D3: Describe It, Draw It, Dramatize It - A Brain-Friendly Retrieval Practice Strategy
D3 = Describe it, Draw it, Dramatize it
D3 Vocabulary is one of my go-to brain-friendly strategies. It's always an energizer, lots of fun, AND deepens vocabulary and conceptual knowledge! Our brains respond positively in terms of building and strengthening neural pathways to talking, social interaction, visuals, movement, and positive emotions. D3 is an impactful multi-modal memory and retrieval practice strategy.
Retrieval practice is key to moving learning into long-term memory and too often the area of the teaching-learning process in which educators and learners do not spend enough time. Many cognitive scientists, including Dr. Poojah Agarwal in her book Powerful Teaching: Unleash the Science of Learning (2019), Assistant Professor at Berklee College of Music, and founder of www.RetrievalPractice.org, identify retrieval practice as a key lever in the learning process. D3 is a low-plan, low- to no-stakes retrieval practice strategy and is useful across any age group or content area, including student and staff learners, and for varying degrees of time (from 2 minutes to a whole class period review).
For every unit of study, I create a power list of important concepts and vocabulary. Then, I create a slide deck with one word or phrase (concept) per slide. If working with younger learners or with challenging concepts/vocabulary, I add a visual on the slide representative of the concept. I use D3 in a variety of ways throughout the unit and then beyond to reinforce retention of the concepts. For instance, sometimes I use D3 as a warm-up, other times as an energizer during a lesson, while other times as part of a closure activity or as a cumulative review.
In the first round of D3, learners try to describe the concept/vocabulary word or phrase quietly to their partner(s). They may not use "rhymes with" or "sounds like" as clues. I ask for learners to pair up with one person facing the projector screen and one person facing away from the screen. Then, I share the word or phrase on the screen and each partner facing the screen shares clues, describing the concept to their partners. When the guessing partner correctly identifies the concept, the partners celebrate with a high-five, celebratory dance, etc. I encourage partners to share their clues quietly so other partnerships do not pick up on their clues. The second round of D3 involves learners drawing only, no words or gestures. The third round of D2 involves dramatizing the vocabulary concept with no words or drawings. Guessers and clue givers take turns. I invite partners to find new partners as the D3 retrieval practice activity continues. I also debrief after each word/concept by asking all partners to view the screen and inviting learners to share the clues their partners gave them to help them successfully guess. In doing so, all members of the learning community learn from one another in low stakes ways.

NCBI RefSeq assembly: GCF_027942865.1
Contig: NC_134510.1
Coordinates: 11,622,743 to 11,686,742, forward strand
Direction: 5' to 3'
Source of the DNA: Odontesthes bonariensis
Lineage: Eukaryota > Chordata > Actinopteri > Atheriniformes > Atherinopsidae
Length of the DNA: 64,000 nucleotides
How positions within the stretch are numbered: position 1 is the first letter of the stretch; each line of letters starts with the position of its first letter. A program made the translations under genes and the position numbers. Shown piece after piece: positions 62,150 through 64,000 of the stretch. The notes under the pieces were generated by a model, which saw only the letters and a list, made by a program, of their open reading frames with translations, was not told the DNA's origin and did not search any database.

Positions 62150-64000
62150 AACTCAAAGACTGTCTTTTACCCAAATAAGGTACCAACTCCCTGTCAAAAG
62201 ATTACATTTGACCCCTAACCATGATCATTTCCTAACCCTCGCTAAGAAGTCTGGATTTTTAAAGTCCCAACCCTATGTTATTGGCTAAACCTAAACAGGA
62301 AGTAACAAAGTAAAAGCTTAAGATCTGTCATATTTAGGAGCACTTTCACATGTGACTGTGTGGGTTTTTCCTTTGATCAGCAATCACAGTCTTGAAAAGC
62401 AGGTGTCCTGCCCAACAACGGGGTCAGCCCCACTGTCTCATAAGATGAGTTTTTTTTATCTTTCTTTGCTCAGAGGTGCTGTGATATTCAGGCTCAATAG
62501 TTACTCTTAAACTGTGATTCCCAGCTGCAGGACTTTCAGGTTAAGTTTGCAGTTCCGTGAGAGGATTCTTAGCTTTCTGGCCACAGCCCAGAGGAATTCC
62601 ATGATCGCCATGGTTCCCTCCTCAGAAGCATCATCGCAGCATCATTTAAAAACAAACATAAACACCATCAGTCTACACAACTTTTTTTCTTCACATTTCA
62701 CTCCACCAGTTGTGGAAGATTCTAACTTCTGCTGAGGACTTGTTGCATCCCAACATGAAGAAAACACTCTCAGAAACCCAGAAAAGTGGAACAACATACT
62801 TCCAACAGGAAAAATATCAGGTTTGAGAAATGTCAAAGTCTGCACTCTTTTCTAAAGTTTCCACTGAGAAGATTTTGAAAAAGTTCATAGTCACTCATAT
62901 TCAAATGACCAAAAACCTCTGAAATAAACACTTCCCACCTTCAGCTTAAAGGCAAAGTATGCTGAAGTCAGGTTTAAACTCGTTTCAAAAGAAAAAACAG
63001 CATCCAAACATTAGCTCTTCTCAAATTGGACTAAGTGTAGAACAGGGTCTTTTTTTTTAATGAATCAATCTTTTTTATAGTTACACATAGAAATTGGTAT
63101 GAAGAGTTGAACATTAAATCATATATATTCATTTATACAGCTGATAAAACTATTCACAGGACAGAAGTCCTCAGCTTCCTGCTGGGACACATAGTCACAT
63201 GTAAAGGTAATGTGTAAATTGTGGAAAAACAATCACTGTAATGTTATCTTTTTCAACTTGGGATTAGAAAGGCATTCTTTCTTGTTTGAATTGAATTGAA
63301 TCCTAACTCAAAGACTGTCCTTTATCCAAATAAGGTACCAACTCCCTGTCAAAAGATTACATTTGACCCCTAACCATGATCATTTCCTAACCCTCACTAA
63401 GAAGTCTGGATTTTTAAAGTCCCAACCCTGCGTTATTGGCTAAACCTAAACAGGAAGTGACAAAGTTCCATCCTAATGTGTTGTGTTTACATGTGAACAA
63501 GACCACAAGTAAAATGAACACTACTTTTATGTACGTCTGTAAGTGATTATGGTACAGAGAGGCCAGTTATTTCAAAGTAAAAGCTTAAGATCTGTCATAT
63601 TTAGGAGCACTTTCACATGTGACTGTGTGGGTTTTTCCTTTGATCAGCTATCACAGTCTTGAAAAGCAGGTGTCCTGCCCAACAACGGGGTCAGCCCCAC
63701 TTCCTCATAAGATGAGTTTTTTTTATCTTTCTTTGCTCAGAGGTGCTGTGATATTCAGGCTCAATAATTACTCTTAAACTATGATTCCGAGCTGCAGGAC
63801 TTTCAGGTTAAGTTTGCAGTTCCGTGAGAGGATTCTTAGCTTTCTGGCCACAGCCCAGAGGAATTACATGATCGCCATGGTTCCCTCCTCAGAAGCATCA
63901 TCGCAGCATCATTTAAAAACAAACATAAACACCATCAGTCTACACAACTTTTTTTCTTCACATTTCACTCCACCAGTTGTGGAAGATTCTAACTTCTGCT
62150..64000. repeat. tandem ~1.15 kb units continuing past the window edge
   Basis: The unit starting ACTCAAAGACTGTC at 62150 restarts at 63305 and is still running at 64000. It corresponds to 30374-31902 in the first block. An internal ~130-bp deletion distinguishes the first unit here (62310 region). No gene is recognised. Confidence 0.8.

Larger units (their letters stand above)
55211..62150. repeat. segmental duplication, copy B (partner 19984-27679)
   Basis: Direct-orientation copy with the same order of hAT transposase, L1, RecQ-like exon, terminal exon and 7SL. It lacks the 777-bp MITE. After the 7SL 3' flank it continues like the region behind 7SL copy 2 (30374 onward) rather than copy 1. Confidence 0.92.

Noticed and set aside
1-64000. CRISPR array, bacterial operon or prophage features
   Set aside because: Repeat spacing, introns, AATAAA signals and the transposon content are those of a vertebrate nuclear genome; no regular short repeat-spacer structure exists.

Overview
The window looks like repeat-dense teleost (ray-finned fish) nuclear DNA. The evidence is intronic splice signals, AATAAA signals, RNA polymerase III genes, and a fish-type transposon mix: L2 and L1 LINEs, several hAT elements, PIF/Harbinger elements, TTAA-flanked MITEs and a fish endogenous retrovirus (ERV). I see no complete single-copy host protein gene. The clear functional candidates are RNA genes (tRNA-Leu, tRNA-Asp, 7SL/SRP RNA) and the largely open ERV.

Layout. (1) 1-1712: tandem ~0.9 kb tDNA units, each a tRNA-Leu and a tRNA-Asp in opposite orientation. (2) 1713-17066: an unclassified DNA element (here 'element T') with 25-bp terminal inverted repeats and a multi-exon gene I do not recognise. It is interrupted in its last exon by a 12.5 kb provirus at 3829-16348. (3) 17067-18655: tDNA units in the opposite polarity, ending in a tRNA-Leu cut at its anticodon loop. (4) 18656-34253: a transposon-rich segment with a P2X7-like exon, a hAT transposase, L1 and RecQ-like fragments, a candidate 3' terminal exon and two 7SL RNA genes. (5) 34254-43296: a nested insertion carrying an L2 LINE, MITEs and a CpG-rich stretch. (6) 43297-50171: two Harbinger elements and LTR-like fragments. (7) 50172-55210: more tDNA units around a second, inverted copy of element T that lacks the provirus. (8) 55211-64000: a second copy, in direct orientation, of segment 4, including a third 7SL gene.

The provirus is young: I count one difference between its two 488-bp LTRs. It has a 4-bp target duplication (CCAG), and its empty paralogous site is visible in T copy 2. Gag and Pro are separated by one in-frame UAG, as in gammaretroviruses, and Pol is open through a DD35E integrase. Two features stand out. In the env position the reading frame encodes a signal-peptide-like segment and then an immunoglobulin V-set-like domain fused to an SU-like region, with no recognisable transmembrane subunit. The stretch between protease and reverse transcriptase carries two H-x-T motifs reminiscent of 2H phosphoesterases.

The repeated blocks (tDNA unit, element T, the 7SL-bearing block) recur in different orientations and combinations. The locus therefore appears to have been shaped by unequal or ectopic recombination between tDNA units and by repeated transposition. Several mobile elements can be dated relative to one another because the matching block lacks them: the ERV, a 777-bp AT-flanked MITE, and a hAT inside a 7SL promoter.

D3 guarantees laughter! As we know, "all learning is state dependent" (Jim Kwik podcasts) and positive emotions to learning experiences help propel that learning into long-term memory. Enjoy the process! Make it your own!
In the accompanying slideshow, I share a 7th grade science example, a 2nd grade geography example with visuals, and a Stephanie Mulligan / McSea Books: How To Catch a Keeper example. To access the slideshow, feel free to download the slideshow below.
We look forward to hearing about how you use this strategy with your students/children and/or staff.
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